42° Good Afternoon
42° Good Afternoon

‘Transparent’ review: Season 4 continues a family journey worth following

Jeffrey Tambor in a scene from season 4

Jeffrey Tambor in a scene from season 4 of Amazon Prime Video 'Transparent,' 2017. Credit: Amazon Studios / Jennifer Clasen

THE SERIES: “Transparent”

WHEN|WHERE: Season 4 starts streaming Friday on Amazon Prime

WHAT IT’S ABOUT Maura Pfefferman (Jeffrey Tambor), back at college teaching again, has accepted an invitation to go to Israel to speak at an academic conference on Judaism, Cold War and Gender, and naturally she says yes. So does daughter Ali (Gaby Hoffmann) who decides to go with her. Upon arrival, they are pleased. Says Maura: “Here we are. Jews as far as the eye can see. But not as many yarmulkes as one would think.” Meanwhile, Shelly (Judith Light) has moved in with Josh (Jay Duplass) who joins a self-help group with Sarah (Amy Landecker).

 While there, Sarah meets an alluring group leader, Lila (Alia Shawkat) and Josh meets someone unexpected as well. Also this: The whole family ends up in Israel where they learn a deep family secret.

Besides Shawkat (“Arrested Development,” “Search Party”) there are a couple of notable guest stars: Jerry Adler (Hesh from “The Sopranos”) and veteran actor John Getz.

MY SAY The third season ended with a rough-hewn (but nice) cover of Alanis  Morissette’s “Hand in My Pocket” while the fourth ends with a rough-hewn version of “Everything’s Alright” from “Jesus Christ Superstar.” Suffice it to say, an enormous amount happens between both musical bookends: personal crisis, visions, spiritual awakening, more crisis, family secrets, new career directions, sexual triangulation, child-rearing techniques, and a disturbing/hilarious encounter with TSA agents at LAX, which introduces a new phrase to the language (“groin anomaly”).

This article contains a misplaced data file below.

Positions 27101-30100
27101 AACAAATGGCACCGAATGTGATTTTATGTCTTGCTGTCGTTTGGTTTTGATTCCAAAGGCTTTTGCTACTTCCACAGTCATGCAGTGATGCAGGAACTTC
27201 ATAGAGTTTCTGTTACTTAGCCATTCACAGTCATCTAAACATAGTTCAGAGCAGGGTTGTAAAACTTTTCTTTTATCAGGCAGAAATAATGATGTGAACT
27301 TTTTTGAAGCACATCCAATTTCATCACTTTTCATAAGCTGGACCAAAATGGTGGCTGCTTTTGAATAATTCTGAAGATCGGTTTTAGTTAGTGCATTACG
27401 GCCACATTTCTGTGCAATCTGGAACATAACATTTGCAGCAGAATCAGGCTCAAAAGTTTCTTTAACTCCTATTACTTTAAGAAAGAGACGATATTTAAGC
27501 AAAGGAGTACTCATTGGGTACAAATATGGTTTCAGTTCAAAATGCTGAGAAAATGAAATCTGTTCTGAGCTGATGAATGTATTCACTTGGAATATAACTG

As usual, one’s tolerance for “Transparent” depends on one’s tolerance for the overbearing, over-sharing, boundary-blasting Pfeffermans. But here’s a guarantee: One won’t be bored and one will end this ride with an affirmation, once again, that love may come in all shapes and sizes, but love is still love. It’s a comforting note to end up on, or to quote the song, “everything’s alright, yes, everything’s alright, yes...”

In a recent interview with the Hollywood Reporter, show creator Jill Soloway explained that the Pfeffermans’ trip to Israel is “like the Bradys going to Hawaii!” That’s probably not the first thought that will come to mind when you watch, but the travel analogy certainly works. Each of the Pfeffermans is on a life journey, together and singly, and what drives the show as much as them are the questions “where are they going?” and “how are they going to get there?”

Soloway knows her beloved characters certainly better than they know themselves, but there’s also the sense they’re all on the journey together. Where are they going? Who knows? (Least of all them, perhaps not even Soloway.) But the genial, organic flow of these unconventional lives is what makes “Transparent” so vital.

“Transparent’s” core five — Maura, Ali, Sarah, Josh and Shelly — are as screwed up as anyone else on the planet, but what continues to make them so endearing, or bearable, is the brute fact that they know that. Where are these Bradys really going and where will they finally end up? It won’t be Hawaii. You can be certain of that. It will be interesting, however.

BOTTOM LINE Never a dull moment, and never a wasted one either. Fans will love this season.


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